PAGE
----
dr. Charles Forceville

dr. Charles Forceville (Dept. of Media Studies, Universiteit van Amsterdam)

Charles Forceville (c.j.forceville@uva.nl) studied English language and literature at the Vrije Universiteit Amsterdam. Currently, he is associate professor in the University of Amsterdam’s Media Studies department, where he directs the Research MA programme. After publishing Pictorial Metaphor in Advertising (Routledge 1996), his scholarly interests broadened to multimodal metaphor in various media and genres. Considering the structure and rhetoric of multimodal discourse his core business, he attempts to be a cognition scholar in the humanities. Forceville serves on the advisory boards of Metaphor and Symbol, Journal of Pragmatics, Atlantis, and the Public Journal of Semiotics. With Eduardo Urios-Aparisi he co-edited Multimodal Metaphor (Mouton de Gruyter 2009). His teaching and research pertain to documentary film, metaphor, animation, comics & cartoons, and advertising. Favoured approaches include Conceptual Metaphor Theory and Relevance Theory. In 2010-2011 he taught the course “Narrative across media” at Amsterdam University College. He believes the cornerstones of an innovative research project to be (i) a challenging problem; (ii) a pertinent and manageable data set; (iii) conceptual tools that combine robustness and flexibility; (iv) and a strategy to recruit the tools for the problem-solving tasks in a precise and verifiable manner. ”He sees “genre” as an indispensable pragmatic device for framing, and thus stabilizing, the ever-changing contexts within which discourses communicate and narrate. In the best humanities traditions, meticulous and systematic analyses of multimodal discourse can both provide intrinsically exciting insights into cognition and help build bridges with social science research and AI.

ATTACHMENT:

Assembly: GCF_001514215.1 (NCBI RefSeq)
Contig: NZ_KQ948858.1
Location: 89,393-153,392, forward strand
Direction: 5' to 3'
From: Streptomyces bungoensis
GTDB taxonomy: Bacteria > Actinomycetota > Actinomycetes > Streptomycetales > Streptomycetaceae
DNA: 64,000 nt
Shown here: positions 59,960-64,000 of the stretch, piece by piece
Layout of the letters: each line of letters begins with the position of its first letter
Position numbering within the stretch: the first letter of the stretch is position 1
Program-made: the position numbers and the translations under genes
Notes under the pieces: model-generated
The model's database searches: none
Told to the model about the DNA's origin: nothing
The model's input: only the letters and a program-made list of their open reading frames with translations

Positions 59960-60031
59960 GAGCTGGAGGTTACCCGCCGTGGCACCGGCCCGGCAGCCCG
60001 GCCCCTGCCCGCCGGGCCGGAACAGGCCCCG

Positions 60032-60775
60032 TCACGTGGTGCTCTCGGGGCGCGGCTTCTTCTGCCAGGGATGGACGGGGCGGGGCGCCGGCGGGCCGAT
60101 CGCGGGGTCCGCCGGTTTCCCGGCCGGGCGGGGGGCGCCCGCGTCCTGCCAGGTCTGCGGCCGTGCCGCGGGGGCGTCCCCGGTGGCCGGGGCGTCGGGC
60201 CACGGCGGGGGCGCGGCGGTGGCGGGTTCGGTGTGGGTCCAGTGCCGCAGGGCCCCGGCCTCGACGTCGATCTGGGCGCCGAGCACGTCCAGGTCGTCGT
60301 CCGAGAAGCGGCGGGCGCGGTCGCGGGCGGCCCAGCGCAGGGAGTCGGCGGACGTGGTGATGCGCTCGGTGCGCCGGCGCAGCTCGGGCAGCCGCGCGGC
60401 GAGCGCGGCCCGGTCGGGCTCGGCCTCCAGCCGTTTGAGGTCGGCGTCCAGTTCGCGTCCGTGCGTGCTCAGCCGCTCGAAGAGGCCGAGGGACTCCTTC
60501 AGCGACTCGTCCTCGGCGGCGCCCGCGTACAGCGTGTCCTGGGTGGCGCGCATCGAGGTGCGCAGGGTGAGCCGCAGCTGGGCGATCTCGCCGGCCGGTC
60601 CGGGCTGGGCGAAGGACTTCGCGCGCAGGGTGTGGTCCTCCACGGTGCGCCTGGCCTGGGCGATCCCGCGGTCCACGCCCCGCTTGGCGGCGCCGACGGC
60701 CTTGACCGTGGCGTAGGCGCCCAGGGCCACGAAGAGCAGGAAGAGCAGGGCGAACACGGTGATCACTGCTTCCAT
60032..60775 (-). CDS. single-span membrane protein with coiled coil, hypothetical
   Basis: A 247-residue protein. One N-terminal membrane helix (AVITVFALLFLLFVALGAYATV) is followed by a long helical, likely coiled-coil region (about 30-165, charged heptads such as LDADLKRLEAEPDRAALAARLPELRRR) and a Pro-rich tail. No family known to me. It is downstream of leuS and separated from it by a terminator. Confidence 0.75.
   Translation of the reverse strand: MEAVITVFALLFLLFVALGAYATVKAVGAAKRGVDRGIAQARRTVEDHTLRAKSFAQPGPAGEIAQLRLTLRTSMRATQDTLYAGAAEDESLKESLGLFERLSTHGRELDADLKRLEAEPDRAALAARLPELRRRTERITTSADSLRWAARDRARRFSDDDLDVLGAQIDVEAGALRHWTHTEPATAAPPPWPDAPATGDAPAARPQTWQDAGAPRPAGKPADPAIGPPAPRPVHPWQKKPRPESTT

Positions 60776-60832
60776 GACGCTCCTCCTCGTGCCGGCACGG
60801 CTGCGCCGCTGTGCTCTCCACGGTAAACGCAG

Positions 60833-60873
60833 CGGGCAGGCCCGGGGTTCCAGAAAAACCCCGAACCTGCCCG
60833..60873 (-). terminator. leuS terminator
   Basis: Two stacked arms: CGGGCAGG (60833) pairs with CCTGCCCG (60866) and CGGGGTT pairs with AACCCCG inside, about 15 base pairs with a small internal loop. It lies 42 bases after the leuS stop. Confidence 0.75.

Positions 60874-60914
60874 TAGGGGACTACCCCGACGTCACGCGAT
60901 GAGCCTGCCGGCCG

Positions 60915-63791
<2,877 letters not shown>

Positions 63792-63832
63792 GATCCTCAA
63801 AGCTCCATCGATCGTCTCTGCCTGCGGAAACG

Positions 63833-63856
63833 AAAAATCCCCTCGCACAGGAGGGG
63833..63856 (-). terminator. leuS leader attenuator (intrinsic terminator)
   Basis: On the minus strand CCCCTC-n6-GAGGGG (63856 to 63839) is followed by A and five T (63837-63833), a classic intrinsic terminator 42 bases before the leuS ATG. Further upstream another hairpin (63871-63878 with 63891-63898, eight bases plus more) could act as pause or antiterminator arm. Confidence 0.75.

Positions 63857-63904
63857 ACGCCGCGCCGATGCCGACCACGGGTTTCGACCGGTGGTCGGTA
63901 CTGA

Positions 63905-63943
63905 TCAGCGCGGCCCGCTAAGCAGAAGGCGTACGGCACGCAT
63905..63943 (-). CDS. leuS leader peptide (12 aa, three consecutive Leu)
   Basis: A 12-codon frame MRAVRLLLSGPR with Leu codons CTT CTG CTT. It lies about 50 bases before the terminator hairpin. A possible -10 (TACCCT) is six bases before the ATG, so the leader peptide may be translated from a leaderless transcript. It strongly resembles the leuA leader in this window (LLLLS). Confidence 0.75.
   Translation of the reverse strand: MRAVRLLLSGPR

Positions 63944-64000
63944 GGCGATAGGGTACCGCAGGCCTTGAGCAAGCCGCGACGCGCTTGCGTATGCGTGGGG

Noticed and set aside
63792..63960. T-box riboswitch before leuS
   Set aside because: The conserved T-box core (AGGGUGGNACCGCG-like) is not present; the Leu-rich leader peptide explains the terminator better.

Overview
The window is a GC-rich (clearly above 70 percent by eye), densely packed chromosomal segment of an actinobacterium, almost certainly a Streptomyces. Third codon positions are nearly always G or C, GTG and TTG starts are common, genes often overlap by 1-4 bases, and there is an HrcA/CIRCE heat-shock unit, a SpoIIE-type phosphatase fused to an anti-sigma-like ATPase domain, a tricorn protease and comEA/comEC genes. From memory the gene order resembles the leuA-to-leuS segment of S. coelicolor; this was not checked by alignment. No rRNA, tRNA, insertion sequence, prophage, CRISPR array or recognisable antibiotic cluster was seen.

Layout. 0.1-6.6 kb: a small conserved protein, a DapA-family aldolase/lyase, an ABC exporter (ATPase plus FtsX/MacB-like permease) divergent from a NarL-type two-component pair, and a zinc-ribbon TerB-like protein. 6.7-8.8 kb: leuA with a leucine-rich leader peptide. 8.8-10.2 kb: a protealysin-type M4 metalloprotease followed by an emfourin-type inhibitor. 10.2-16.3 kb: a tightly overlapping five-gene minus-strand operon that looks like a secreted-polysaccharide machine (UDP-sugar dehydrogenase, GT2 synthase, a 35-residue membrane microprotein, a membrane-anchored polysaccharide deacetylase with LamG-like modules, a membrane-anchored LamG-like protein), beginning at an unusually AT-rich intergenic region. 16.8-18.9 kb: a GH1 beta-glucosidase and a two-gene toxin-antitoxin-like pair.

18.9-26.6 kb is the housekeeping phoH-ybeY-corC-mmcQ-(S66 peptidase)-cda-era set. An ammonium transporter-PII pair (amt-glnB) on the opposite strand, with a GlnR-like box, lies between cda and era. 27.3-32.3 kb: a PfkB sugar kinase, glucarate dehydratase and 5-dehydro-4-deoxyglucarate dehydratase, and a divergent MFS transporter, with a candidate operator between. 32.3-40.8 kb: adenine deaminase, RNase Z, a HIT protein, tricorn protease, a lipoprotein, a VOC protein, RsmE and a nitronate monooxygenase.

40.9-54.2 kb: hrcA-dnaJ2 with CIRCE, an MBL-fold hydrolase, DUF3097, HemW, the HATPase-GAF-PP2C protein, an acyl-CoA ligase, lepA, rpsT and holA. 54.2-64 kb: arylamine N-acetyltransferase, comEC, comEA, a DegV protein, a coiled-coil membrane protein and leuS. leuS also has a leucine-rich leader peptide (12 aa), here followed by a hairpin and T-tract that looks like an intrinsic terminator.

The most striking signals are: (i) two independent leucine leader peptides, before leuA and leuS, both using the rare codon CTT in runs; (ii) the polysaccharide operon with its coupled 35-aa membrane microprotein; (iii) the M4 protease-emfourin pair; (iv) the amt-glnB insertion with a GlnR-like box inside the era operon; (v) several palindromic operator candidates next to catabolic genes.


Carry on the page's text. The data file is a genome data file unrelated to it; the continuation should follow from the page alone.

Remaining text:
Leave a Reply

Fill in your details below or click an icon to log in:

WordPress.com Logo

You are commenting using your WordPress.com account. Log Out /  Change )

Google photo

You are commenting using your Google account. Log Out /  Change )

Twitter picture

You are commenting using your Twitter account. Log Out /  Change )

Facebook photo

You are commenting using your Facebook account. Log Out /  Change )

Connecting to %s

This site uses Akismet to reduce spam. Learn how your comment data is processed.